Why We Use Google’s New Link Attributes and You Should Too
In the early days of SEO, you could create a poorly optimized page, buy thousands of cheap backlinks, and call it a day. Google would notice a surge in outbound links to the page, assume that it’s valuable, and boost its rankings in search results. Your job was done at that point — you could rest, watching visitors come.
Creating meaningful content?
It’s too hard and time-consuming.
Besides, why invest in on-page SEO and quality content if you can buy a bunch of backlinks and improve your rankings instead?
That’s what many SEO experts thought at the time. And that is the reason why poorly optimized websites often ranked better than those that provided a good user experience and had meaningful content.
Of course, Google couldn’t ignore such an issue, so it started fighting websites that use manipulative link practices.
Let’s remind ourselves of Google’s struggle.
Back in 2005, Google introduced the NoFollow attribute to prevent link spamming across the comments. As you probably know, links marked with rel=”nofollow” don’t pass link juice. Today, all links from blog, social media, and forum comments come with the NoFollow attribute by default, making comment spam a waste of time.
About seven years later, the search engine released the Penguin update. This update deals with websites that manipulate rankings using black-hat link building strategies. It eliminated many dodgy link schemes, including link farms, as Google started looking at the quality of referring domains rather than their quantity.
In September 2019, Google evolved the NoFollow attribute and announced the new Sponsored and UGC link attributes that “provide webmasters with additional ways to identify to Google Search the nature of particular links.” They are supposed to help the search engine spot spammy links even better. But unfortunately for Google, most website owners ignore the new attributes: 99,55% out of 110,000 referring domains don’t use them, as a recent study reveals.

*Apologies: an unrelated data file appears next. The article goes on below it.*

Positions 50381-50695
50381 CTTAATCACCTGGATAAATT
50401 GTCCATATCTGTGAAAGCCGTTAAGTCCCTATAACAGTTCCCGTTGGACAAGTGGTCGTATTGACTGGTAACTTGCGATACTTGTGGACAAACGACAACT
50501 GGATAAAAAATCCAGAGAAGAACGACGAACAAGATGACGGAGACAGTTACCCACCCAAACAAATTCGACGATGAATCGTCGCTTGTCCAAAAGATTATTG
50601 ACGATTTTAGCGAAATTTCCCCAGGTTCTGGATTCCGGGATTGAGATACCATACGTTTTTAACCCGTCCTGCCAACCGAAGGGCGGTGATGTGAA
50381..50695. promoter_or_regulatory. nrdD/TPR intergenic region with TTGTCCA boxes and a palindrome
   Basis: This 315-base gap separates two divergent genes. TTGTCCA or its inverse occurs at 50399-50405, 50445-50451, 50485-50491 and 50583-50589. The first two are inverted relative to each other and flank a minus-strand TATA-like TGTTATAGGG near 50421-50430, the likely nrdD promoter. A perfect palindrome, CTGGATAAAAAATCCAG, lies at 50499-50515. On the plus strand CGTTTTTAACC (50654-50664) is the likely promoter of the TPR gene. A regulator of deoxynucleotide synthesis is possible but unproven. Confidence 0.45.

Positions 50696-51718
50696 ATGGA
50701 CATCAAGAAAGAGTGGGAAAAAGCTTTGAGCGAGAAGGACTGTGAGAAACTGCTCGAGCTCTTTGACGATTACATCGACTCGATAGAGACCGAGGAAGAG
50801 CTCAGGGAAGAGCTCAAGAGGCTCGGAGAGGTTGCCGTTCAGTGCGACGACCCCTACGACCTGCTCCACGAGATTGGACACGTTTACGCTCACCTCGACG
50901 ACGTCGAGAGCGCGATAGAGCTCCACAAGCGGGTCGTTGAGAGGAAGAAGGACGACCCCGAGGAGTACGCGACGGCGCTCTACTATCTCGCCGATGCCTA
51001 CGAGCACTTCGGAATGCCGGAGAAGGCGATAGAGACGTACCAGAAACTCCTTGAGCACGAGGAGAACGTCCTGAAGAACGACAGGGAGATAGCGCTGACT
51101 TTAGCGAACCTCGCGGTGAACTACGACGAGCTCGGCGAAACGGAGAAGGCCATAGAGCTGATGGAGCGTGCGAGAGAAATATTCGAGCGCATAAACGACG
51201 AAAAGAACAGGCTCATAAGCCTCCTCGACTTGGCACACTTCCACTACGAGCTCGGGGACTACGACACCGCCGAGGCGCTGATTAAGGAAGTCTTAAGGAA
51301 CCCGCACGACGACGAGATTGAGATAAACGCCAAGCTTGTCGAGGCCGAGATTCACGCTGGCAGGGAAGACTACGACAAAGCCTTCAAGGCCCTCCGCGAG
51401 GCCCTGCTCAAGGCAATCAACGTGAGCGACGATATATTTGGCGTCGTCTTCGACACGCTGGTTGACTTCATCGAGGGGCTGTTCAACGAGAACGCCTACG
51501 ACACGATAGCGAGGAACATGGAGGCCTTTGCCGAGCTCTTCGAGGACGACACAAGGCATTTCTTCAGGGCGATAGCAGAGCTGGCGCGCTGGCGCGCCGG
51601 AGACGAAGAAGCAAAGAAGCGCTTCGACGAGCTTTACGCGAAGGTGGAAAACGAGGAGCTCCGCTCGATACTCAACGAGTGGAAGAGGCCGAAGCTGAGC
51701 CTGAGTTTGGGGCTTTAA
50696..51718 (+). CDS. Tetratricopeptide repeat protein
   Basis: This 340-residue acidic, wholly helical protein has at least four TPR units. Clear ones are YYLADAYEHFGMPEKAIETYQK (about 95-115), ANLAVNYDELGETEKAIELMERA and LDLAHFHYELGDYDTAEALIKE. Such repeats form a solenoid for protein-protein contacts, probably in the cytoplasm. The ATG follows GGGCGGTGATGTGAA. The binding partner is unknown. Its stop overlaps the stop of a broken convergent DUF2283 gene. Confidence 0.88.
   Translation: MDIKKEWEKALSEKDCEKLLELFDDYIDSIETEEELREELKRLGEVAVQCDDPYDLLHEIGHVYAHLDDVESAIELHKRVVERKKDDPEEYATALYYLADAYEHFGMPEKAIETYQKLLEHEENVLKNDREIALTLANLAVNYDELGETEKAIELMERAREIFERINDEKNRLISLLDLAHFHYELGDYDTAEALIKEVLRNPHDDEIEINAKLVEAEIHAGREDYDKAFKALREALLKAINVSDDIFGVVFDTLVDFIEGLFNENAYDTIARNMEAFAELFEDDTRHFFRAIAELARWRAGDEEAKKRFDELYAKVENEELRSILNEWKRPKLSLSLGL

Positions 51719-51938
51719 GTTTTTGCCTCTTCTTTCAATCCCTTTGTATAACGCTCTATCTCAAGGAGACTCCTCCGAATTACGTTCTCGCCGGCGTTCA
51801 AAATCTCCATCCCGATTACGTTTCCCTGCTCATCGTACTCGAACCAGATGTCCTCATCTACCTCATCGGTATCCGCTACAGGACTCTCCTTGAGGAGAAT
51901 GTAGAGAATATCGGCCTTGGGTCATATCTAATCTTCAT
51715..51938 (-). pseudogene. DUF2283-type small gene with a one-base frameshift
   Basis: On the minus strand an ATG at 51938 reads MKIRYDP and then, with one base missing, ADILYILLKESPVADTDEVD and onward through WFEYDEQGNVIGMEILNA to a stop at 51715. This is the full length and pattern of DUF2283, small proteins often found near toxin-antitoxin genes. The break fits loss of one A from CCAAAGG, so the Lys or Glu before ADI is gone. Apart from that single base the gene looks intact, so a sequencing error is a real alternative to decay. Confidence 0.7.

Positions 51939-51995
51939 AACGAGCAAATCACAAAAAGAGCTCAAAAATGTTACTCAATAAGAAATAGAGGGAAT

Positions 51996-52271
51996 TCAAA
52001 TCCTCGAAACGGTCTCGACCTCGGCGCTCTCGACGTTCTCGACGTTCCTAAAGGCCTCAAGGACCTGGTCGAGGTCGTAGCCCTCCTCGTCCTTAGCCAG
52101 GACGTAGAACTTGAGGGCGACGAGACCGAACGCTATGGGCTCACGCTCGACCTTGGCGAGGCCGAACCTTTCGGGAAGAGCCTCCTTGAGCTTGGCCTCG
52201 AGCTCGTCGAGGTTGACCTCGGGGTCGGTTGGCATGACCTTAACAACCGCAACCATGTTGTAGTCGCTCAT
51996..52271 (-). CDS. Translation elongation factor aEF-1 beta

That’s why two years later, when introducing Link Spam, another update to lessen the impact of link schemes, Google reminded us to use the new attributes.
We want to support Google here and devote our today’s article to the importance of these attributes. We believe they have the potential to improve the web and thus shouldn’t be overlooked. And in the following paragraphs, we will explain our point.
You will learn:
- What Sponsored and UGC attributes are intended for.
- When to use them.
- Why using the new attributes may improve your rankings.
- What impact they can have on your business.
Over the years, Google has gotten significantly better at detecting and sunsetting black-hat link building techniques. Its brand new Link Spam update, which was released only a few days ago, enabled the search engine to prevent link spam from affecting search results across multiple languages.
“In our continued efforts to improve the quality of the search results, we’re launching a new link spam fighting change today — which we call the “link spam update.” This algorithm update, which will rollout across the next two weeks, is even more effective at identifying and nullifying link spam more broadly, across multiple languages. Sites taking part in link spam will see changes in Search as those links are re-assessed by our algorithms.”
However, Google’s algorithm still can’t understand the relationship between links on the web. And to help it differentiate one type of link from another and thus identify unnatural linking patterns even more effectively, Google is asking us to use the new attributes.
The rel=”sponsored” attribute should be used to mark links that are advertisements or any other links we got paid for placing.
For example, Forbes has the Paid Program section where it publishes articles from its brand contributors. These posts usually have backlinks to contributors’ websites.
From now on, such links should be marked rel=”sponsored.”
You should add the new attribute to:
- Sponsored links in guest posts;
- affiliate links in content;
- links in ad banners.
As for the rel=”ugc” attribute, it should be used to mark links coming from user-generated content (UGC). It applies to blog comments, forum posts, social media posts, and any other type of content generated by users.
Here is an example of user-generated content with a link on the Quora forum.
So if you have a blog and allow users to leave comments, Google recommends using the UGC attribute instead of NoFollow.
But why does nobody care?
Even though Sponsored and UGC attributes showed up on the radar two years ago, SEOs are still using the NoFollow attribute for all kinds of links.